Insights | 5 MIN READ

LEGACY: Thinking of What You Leave Behind (and Why It’s More Important than You Might Have Thought)

Most people start thinking about their legacy late in their lives. Thinking of a legacy is unlikely to be a priority when people are young and growing.

And it used to be that people thought their legacy was about financial wealth or fame they establish. In fact, even dictionaries define legacy primarily as “money or property people leave when they die”.

So, it’s not surprising that most business decisions used to be made by the ‘profit-centric’ focus. Smart MBAs learned that maximisation of profits was the key to success.

Then, just after the so-called ‘Global Financial Crisis’ in 2008, Simon Sinek’s TEDx talk became the centre of attention along with his best-selling book, “Start with WHY”. More and more people started to think and talk about their WHY. The search for WHY became central. ‘Why’ had not been the centre of conversations for 60 years since the 1946 publication of Victor Frankl’s magnificent ‘Man’s Search for Meaning’ book.

Today, the WHYs of people and businesses encompass so many things. And very often, they talk about the positive change they want to make in and on our world. So many people today are seeking ways to become part of something bigger.

There has never been a time like this. Yet, this ‘desire to belong’ is also very much rooted in our old tradition…


Many people also think of family when they think of their legacy. And in the profit-focused world, people often see leaving enough money to children and grandchildren as the most important part of legacy because it (in their mind) guaranteed security and happiness of their loved ones.

A long time ago, most of the businesses in the world were, in fact, family businesses. And family businesses naturally had long-term thinking at their core. And today, a large percentage of the world’s longest-standing businesses (those that are more than 100 years old, or even more than several hundred years old) are family businesses.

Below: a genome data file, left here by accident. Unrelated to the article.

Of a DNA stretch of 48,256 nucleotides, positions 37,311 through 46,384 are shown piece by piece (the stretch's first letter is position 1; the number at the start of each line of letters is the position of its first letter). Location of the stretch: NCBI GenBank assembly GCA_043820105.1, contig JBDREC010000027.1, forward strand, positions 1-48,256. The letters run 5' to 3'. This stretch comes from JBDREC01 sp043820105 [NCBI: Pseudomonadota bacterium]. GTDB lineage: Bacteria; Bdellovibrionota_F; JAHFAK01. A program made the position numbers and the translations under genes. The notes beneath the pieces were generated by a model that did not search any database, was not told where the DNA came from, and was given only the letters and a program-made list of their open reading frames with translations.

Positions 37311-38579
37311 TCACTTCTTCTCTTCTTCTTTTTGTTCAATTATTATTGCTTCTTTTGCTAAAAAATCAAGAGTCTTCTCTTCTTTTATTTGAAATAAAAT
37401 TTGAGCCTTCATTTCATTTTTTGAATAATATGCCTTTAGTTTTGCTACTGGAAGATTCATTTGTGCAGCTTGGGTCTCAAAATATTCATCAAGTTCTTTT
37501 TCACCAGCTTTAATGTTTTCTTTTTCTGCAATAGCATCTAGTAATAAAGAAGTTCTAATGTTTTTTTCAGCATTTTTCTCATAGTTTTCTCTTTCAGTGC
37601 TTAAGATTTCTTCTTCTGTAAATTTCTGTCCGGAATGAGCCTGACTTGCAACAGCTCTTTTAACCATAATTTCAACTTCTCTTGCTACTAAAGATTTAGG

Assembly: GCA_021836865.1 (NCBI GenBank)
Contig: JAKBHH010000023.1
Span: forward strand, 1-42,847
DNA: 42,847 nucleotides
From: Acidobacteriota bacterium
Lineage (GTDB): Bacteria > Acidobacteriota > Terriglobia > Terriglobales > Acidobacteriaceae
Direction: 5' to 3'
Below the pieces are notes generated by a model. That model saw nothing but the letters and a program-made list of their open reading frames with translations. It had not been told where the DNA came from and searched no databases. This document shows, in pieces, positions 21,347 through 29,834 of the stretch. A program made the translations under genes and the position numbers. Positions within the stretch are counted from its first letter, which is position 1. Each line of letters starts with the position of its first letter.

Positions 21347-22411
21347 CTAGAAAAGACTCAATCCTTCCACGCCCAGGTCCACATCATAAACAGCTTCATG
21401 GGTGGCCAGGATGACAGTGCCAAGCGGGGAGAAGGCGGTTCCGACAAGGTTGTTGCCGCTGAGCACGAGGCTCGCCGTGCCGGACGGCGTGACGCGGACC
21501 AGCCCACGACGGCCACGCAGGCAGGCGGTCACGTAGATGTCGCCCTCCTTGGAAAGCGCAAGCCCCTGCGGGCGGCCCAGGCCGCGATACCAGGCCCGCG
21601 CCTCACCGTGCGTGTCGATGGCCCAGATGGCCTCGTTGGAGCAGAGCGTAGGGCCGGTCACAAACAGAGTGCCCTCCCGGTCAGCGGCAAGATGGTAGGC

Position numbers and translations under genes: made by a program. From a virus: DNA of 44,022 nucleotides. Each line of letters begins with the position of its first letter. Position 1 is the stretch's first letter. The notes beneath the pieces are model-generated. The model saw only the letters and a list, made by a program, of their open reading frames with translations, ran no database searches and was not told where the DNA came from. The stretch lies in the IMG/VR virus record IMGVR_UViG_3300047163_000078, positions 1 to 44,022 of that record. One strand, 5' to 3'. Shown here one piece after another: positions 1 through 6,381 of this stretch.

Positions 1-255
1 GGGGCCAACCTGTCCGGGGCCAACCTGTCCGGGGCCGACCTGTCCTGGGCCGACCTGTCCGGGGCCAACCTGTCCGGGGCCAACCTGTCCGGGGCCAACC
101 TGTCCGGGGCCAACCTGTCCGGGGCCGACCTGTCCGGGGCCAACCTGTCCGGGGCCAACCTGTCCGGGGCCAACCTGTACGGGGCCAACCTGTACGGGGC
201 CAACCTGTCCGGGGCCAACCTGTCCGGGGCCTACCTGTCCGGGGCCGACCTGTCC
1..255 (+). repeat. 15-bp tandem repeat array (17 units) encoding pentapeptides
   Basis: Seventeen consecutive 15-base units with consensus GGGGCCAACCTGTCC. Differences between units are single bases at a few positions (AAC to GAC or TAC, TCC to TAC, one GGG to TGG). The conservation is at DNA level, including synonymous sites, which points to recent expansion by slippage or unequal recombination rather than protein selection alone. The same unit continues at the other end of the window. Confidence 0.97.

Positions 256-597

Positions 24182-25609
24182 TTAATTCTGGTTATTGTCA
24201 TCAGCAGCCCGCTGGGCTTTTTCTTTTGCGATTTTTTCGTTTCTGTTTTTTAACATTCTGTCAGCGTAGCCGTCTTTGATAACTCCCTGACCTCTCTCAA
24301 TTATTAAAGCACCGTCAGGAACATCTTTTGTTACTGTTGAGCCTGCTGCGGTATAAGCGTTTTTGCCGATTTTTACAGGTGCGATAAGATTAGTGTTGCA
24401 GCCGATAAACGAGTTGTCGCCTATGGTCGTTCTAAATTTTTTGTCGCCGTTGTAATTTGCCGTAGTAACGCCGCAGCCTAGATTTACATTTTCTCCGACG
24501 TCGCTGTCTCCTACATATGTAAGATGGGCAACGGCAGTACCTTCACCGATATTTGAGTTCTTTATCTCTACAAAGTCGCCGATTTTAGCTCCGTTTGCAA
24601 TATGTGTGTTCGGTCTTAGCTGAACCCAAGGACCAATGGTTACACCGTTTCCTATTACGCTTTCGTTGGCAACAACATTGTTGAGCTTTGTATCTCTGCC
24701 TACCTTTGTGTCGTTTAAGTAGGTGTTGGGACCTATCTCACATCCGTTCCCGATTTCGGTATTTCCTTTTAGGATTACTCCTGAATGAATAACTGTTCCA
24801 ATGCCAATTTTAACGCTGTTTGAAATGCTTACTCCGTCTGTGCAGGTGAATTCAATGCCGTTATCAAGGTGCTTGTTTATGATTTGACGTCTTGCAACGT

CEOs of those long-lasting companies are not hired and fired merely over short-term financial performances. Leaders of those companies are selected and respected for the trust they cultivate even baring the expense of short-term setbacks.

Subsequently, communities with thriving businesses naturally prospered. And the great legacy of family businesses was sustained.

So, this family-thinking has a potential to create a truly sustainable world as well – if all of us saw that leaving a great world for our grandchildren to thrive in was part of our legacy.


The Sustainable Development Goals

Today businesses drive progress in every economy. Governments may have some influence over what happens to the lives of people in their respective country; but fundamentally, businesses have far more influence over people’s lives across borders.

And that’s why (AND how) businesses making decisions really dictates what happens everywhere. With the profit-centric decision-making trend earlier, the world faced many consequences. And so it was that sustainability issues became central to so many of us.

So in 2015, when the Sustainable Development Goals were launched at the UN inviting and encouraging businesses to create a sustainable future together, it brought back some of the family-thinking in the business community. Creation of collective long-term sustainability (especially when it required extra effort, honesty, care and patience) would be valued if people saw the importance of collective wellbeing. Just like families cared for each other and their communities. Because without it, our children and grandchildren will have no place to live…